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Google Analytics – Universal Analytics
May 9, 2019
When it comes to software testing, it’s rarely about testing only one version of it. Is it even possible to test the very first version of application which is just complete, functional and ready to be released into the world? I think that if you want to test something properly, you have to be a part of a developing team.
Development is a process and if I have to use just one word to describe it, it would be “changes”. Basically, the changes you are about to make in the software, can be minor or big (or even huge). It depends on complexity and difficulty. Sometimes it could mean how much this new task affects the others, that are already developed. Nowadays, we have so many programs, applications etc., that client’s expectations are growing high and therefore the application itself is more complicated. Many things can result from each other and that makes the dependence network very dense. We should always remember that the change we are introducing into the software may affect existing functionality. So, the tester role is not only to test the change, but to make sure that it didn’t “spoil” anything.
Regression testing is about re-executing tests in order to check whether the previous functionalities of the application is working fine. If not, that would be called a regression. Consequently, this type of testing is “regression testing”. There are also so-called re-tests. However, they are not the same as regression tests. The re-test is a confirmatory test that concern checking a specific error. The reported error is assigned to the developer who repairs it. Later, we have to check whether it has really been repaired and this action is called the re-test. It does not focus on general tests of the entire application like in case of regression.
What are the advantages of regression testing which make it so important and different from just re-testing?
When to use regression testing? The simplest answer is always after a change. Firstly, before any testing, you should perform smoke tests. This type of tests allows you to make sure that the new version of the application is "testable" and whether it is worth start working with it. What next? It seems like you don’t have to perform regression tests after every change. Specially if the change seems irrelevant. But if you know anything about developing a software, you should already know, that some changes appear to others as simple, minor. The reality is that some changes can affect places one may not think of. In any new software growth, there may be a regress - something that was previously tested and worked properly could have been corrupted. That is why regression testing is important. Of course, we should not go to the extreme and after each change of graphics or text change, carry out a whole application’s regression tests. It helps if you know your software well.
With each new release, you can list out or create a mind map (“mind map” shows relationships among pieces of the whole) for affected areas. For example, if you make change in the log-in functionality, try to recall all of the places that are connected with logging in or out. Don’t forget about collateral functions such as forgetting/changing a password.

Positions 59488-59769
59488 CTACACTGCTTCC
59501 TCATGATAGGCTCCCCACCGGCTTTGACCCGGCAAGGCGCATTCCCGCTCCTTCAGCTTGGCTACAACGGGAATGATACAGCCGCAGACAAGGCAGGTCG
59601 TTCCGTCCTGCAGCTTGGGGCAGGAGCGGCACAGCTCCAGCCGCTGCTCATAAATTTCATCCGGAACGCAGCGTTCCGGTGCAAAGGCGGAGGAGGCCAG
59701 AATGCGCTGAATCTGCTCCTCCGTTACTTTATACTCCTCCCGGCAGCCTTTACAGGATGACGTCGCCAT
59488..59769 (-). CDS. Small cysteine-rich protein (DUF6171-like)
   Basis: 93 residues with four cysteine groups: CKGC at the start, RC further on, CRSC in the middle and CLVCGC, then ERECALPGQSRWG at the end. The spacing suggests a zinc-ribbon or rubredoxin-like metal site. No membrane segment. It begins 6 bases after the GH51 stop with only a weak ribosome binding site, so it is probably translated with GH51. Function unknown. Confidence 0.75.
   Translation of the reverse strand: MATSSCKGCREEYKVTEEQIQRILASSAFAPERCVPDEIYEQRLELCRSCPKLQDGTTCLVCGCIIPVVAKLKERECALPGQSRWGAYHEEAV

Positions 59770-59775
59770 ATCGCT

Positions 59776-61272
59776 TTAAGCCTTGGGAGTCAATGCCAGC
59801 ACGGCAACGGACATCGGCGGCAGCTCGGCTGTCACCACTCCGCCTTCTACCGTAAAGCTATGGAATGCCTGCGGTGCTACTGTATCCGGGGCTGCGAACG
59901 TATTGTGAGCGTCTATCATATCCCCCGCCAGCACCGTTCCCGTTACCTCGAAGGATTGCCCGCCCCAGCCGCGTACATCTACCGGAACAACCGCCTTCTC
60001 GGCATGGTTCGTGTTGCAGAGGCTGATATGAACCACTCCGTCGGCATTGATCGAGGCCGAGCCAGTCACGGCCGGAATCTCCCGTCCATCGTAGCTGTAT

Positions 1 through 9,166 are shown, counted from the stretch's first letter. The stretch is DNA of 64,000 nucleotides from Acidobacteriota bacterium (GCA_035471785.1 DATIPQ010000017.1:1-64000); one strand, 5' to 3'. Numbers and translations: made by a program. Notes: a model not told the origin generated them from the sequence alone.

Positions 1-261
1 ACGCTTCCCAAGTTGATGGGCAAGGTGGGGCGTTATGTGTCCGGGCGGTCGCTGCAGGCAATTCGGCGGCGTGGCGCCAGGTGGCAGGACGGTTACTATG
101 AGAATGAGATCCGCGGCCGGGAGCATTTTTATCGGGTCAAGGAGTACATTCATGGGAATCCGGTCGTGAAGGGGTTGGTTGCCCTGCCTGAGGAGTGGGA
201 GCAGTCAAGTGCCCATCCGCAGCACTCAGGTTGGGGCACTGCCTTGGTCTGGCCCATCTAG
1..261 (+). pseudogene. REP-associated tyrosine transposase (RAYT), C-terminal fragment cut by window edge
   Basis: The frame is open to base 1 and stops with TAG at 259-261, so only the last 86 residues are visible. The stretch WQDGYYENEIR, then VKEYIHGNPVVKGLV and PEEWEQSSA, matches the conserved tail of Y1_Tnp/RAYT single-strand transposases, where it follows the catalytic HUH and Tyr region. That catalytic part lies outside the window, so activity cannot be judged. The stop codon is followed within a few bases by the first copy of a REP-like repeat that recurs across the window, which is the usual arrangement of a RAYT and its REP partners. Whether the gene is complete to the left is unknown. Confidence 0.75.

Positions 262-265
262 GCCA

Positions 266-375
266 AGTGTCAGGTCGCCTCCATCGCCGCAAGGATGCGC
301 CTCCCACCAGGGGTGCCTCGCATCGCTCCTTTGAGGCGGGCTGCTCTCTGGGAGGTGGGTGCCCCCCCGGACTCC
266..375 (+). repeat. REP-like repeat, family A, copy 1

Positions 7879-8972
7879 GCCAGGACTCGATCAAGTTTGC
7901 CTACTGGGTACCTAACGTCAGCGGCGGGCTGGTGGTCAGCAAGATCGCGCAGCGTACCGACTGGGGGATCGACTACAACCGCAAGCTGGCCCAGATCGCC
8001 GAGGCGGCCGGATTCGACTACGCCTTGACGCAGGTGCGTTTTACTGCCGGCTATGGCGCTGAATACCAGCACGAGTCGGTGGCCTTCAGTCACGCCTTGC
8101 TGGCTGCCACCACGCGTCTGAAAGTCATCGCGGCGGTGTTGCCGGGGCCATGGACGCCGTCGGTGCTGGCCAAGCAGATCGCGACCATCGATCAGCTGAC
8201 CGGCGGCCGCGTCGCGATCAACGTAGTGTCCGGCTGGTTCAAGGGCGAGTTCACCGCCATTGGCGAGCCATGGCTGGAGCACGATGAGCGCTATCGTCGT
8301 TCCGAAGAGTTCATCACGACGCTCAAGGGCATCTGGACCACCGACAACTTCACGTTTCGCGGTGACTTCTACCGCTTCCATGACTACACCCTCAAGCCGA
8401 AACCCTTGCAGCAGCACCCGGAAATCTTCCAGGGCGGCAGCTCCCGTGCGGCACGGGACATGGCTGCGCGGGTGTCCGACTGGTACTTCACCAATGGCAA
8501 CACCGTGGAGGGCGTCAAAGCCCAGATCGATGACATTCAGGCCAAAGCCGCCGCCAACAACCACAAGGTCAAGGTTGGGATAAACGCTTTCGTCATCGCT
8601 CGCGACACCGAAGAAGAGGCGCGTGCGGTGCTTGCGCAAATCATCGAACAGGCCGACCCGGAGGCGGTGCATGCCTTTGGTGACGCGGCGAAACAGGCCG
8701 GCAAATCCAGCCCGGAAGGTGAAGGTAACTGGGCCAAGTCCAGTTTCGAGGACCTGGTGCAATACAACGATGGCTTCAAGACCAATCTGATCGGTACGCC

Regression tests should be performed as frequently as possible. The more often regression testing can occur, the more issues can be discovered and resolved. That leads to the more stable product. However, the reality is that regression tests are extremely arduous and time-consuming. Sometimes the budget or little time is the cause that the full regression tests of the application can’t be performed. If it’s the case, the test cases should be selected based on:
We know that the regression testing is valuable, one can even say essential. It also takes a lot of time. What can we do? Fortunately, regression testing is a good candidate for automation due to its repeatability. We do regression testing after (almost) every deployment, so it would make life easier to automate test cases instead of running them manually every time. Specially if we have hundreds of test cases, it’s better to create automation test scripts for the test cases which we do after every change. Most of the regression test tools are record and playback type. You will record the test cases and verify whether the expected results are coming or not. Some of the regression test tools are:
The automation of regression tests seems like a great idea, answer for everything, free of defects. But we should also be aware of problems related to test automation. The company may be having an unrealistic expectation about the automation. Firstly, it also takes time and could be very expensive at the beginning. Then, the cost of maintaining tests must be included in the cost of the product. In a situation where the application changes very dynamically and the tester have to constantly improve test scenarios and automated tests based on these scenarios, it may turn out that these tests are unprofitable. Another thing is a false sense of a good product. The automated tests are as good as the test cases designed for them and how they were automated. The fact that we have thousands of automated case test, which application always passes, does not mean that we have a great product. We also need to think it through when tests do not detect any errors.
Remember that automation is only a supplement to manual tests. In case we have a badly defined test process or even a lack of it, we do not have good programming practices, no automation will help us.
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